There’s a specific reason why President Obama’s approval ratings have yet again bounced above the 50 percent mark. Voters are beginning to witness a revealing contrast between the president we have and the presidents that could be next. Namely, observing the options of Trump or Bernie or Hillary has offered voters a perspective on the Obama presidency that wouldn’t have otherwise existed had it not been for the campaign.
But, of course, the president we see today is the same president we’ve seen throughout the last eight years. Ideology aside, party affiliation aside, there’s no denying that Obama has comported himself with the dignity and worldliness on the international stage required of great American leaders — traits which all presidents should possess by default, but which often don’t.
Take, for example, Anthony Bourdain’s six observations about his dinner with Obama over beer and bowls of Bun Cha, “a typical Hanoi dish,” in a working class section of the once embattled city. At the risk of sounding like a listicle headline, item #4 will make you smile.
The President is very comfortable with chopsticks. He handled the sticky, hard to separate noodles that accompany the pork and the broth components of Bun Cha skillfully. He even went in for seconds.
- The President is an Asiaphile. He spoke wistfully of his time in Indonesia and his memories of the smells and flavors of street food there.
- He clearly enjoyed sitting on a low plastic stool eating bun Cha. It felt to me like his night off. Even with Secret Service lurking nearby.
- The reaction among regular people in Hanoi to the fact that the US President chose to eat Bun Cha was beyond all imagining. The effect was unbelievable. People were actually crying the next day, describing to me their shock and their pride, the reactions of their neighbors, to this completely unexpected choice of meal—and the venue.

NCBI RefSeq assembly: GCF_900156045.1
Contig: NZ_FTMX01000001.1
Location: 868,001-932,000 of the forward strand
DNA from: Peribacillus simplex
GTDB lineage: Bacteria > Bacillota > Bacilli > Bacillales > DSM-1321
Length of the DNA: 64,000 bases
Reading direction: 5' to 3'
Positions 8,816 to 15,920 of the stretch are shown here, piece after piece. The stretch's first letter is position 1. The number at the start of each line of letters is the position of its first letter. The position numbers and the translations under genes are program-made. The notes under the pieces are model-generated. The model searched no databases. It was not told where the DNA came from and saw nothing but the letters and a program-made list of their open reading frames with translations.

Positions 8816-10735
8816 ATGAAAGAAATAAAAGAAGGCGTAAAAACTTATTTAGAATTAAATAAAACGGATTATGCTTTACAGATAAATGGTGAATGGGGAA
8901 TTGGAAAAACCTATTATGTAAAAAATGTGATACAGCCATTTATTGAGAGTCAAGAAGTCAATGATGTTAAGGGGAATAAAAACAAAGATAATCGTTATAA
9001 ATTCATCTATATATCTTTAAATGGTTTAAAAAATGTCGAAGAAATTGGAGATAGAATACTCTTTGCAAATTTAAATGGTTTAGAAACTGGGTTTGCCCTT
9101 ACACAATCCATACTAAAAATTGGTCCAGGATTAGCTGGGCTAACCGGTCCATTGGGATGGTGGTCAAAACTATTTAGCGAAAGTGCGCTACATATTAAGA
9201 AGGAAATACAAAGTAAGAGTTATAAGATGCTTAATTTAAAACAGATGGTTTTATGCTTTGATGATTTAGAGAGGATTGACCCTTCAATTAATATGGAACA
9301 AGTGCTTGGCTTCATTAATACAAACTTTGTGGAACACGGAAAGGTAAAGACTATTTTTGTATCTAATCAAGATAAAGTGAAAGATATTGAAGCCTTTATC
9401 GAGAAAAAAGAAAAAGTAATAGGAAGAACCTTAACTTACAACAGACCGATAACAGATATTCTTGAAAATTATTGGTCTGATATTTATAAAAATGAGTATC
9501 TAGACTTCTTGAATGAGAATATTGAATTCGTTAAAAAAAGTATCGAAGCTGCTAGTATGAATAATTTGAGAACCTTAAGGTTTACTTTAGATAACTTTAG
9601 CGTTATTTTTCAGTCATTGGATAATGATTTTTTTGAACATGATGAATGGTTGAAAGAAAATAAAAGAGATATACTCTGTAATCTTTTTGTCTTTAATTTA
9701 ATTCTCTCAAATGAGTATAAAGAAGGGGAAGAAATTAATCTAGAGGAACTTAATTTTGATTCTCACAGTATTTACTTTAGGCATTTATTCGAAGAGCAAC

- He was among the very few guests on my show who ever asked the camera crew if they got to eat too. And he made a point of taking a picture with all of them when we were done.
- I believe he enjoyed that beer.
It’s difficult to name another modern president, living or dead, who would’ve sat down with Bourdain in the first place, but to do so in Hanoi and to have the kind of impact Bourdain described in #4 speaks volumes about Obama.
I wrote earlier that #4 would make you smile. Speaking for myself, it not only made me smile, it made me proud of my chief executive. Like so many other times, Obama has behaved in a way that’s made me — and us, as a nation, enjoy a sense of satisfaction. Despite some of the well-known hiccups and pitfalls in our political system, we successfully chose the right candidate to lead the free world. Twice.
Put another way, can you imagine Trump or Sarah Palin having this kind of respect for not only Bourdain’s crew, but for a working class Vietnamese joint like the one he visited with the Parts Unknown cast and crew? It’s easy, on the other hand, to imagine Trump or Palin completely embarrassing us in the same scenario, assuming they’d agree to appear with Bourdain in the first place. Not only would Trump insist upon using a fork instead of chop sticks, he’d likely blurt out something offensive about the Vietnam War while using the occasion to discuss how he’s a very terrific and very tremendous leader to eat among the little people. Something awful like that.
No, effectively using chop sticks while, as Bourdain observed, really enjoying a beer aren’t literal criteria for why Obama is a great president. In a conceptual sense, though, and taken as a whole, there can be no doubt that Obama possesses the character to make it all work. To be casual and comfortable on a plastic stool, eating a foreign meal next to Vietnamese locals and honoring them with his presence is exactly what it’s all about. This is the kind of outreach overseas that builds positive and long-lasting connective tissue between our various cultures, rather than bombing those cultures into submission.
More than anything else, let’s face it. Our president is fucking cool.
I honestly believe that Hillary Clinton will make a fine president and will carry on Obama’s legacy as best she can. I believe, too, that Bernie Sanders would’ve been a solid president. But, frankly, neither Democrat is in the same league as our current guy — a man of class, discipline and multiculturalism, an adventurous man who embraces the diversity of the world rather than walling it off behind a “big beautiful door.”